In the following days, teams go out by helicopter and snowmobiles to gauge ice thickness at different spots. They use airborne sensors, and take direct measurements with drills.
But after four days, the picture doesn’t look great.
“They’re all not looking very promising,” says Thomas Krumpen, a sea ice physicist with the Alfred Wegener Institute, which is spearheading the expedition. Krumpen is overseeing the ice search on Akademik Fedorov. “They’re all very thin.”
MOSAiC will be putting out a ton of equipment on the ice itself: scientific instruments, but also heavier huts and power infrastructure, and big machinery to move things around.
Ideally, to support all that, they’re looking for something about 4-feet thick.
But that’s not what they’ve been finding. Krumpen says that even on the thicker floes, only the top foot or so has been solid stable ice. Underneath, much of the ice is what they call “rotten,” meaning it’s degraded and slushy.
Different scientists have different ideas about why they’re encountering such thin ice conditions in this area. Some think that warm temperatures in the Arctic this summer played a role. Krumpen thinks it has to do with natural variability in the origin of the ice; that it may have developed relatively close to this spot, and as a result may be younger ice that’s had less time to thicken.
But there’s agreement that a few decades ago, finding ice this thin in this part of the Arctic would have been much less likely.
“There is a change that can be related to Arctic warming,” Krumpen says. “Ice is getting thinner, ice is retreating further north.”
Then, there’s a breakthrough.
The scientists on the other ship find something they think will work. It’s a floe about a mile and a half by two miles, and even though parts of it are thin, it has a centerpiece of thicker ice — in some places 13- to 16-feet.
“Really, it’s like a hidden treasure,” says Krumpen as he announces the find to the team on the Akademik Fedorov. “And I must say that we can be quite lucky that something like this was discovered.”
But the challenges are not over. Fall is a time of year when the ice moves around a lot. Big pieces of it can collide with each other, creating cracks and huge ridges. And areas where the ice is thin are less likely to withstand that pressure.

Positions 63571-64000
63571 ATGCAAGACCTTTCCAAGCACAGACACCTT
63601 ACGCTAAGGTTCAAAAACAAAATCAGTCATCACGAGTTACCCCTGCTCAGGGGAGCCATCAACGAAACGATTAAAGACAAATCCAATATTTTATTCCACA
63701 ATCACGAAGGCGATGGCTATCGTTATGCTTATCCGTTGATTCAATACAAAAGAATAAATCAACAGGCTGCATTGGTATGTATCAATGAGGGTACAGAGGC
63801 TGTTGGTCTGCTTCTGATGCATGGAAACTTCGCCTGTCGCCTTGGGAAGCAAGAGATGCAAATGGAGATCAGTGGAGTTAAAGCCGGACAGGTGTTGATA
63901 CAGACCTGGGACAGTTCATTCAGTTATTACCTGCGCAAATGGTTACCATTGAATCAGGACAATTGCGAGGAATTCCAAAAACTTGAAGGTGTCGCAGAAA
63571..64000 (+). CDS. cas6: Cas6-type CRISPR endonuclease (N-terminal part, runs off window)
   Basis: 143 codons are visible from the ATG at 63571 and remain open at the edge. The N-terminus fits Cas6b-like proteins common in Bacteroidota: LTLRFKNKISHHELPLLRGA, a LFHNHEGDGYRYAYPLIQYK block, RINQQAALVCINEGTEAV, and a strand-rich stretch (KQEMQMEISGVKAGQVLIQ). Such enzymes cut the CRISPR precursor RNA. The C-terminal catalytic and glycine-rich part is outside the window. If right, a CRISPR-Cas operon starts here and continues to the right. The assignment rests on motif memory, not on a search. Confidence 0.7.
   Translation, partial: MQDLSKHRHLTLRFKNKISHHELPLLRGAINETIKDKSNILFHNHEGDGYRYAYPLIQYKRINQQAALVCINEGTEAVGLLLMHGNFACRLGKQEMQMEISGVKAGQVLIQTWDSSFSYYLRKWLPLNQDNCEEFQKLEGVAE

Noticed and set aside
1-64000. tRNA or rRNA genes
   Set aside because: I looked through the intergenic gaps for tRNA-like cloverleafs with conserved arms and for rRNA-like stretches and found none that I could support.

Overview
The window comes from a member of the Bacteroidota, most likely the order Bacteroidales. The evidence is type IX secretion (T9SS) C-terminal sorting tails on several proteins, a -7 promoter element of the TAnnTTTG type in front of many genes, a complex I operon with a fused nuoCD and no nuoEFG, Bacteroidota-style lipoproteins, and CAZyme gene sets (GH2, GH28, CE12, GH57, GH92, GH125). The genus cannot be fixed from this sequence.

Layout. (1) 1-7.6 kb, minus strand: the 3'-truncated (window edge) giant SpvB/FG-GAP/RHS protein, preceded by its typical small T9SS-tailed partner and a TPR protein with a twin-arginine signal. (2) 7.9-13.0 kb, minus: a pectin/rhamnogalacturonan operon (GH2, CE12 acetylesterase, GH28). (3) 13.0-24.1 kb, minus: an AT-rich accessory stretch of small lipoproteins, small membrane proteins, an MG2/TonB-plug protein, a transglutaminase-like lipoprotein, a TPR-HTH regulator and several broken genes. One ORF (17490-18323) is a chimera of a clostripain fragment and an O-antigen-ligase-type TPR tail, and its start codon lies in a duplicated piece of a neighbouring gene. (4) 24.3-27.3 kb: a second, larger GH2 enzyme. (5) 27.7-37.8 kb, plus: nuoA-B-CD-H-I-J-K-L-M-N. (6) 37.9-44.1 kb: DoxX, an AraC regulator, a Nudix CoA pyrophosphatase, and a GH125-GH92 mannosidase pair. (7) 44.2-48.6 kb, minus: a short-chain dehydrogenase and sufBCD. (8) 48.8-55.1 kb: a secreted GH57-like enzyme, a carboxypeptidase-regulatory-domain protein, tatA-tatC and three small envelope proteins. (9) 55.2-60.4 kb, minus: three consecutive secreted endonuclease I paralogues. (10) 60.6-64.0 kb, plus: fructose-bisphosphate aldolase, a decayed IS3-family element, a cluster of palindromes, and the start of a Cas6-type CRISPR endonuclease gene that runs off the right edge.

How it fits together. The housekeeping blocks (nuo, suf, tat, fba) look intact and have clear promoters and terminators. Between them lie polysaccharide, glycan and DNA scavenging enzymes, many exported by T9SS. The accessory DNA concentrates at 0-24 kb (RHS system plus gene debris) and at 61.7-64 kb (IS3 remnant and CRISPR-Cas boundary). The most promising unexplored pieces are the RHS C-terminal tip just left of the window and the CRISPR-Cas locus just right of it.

That dynamism soon becomes evident in different parts of the ice camp, like out at “Met City,” an area where they’re collecting meteorological data.
“Stay on this side of the tower,” says Matthew Shupe, gesturing to a rack of atmospheric instruments that has yet to be erected, “because you can see there’s a crack right over there.”
He points to a snaking gap in the ice several inches wide that skirts right along the edge of the tower.
“We heard a sound and the surface kind of rumbled,” he says. “And then slowly this crack formed literally right under our feet.”
Shupe had to wait a bit to stand up the tower up because of that crack. “I don’t want to be tethered to a piece of ice that might drift away and pull the tower down,” he says.
He’s not the only one having to accommodate the shifting ground: one ridge that formed from pressure in the ice buried a power cable, and in another area of the camp equipment had to be recovered and relocated after the ice it was on detached.
Dealing with ground that moves, cracks, and buckles has always been part of working in this landscape. But scientists know they may face more of that as they try to study the thinner ice of the “new” Arctic.
As things get colder this winter, Shupe thinks the ice should settle a bit. But there’s no knowing where exactly this ice will drift, and how it will hold up over the next 11 months.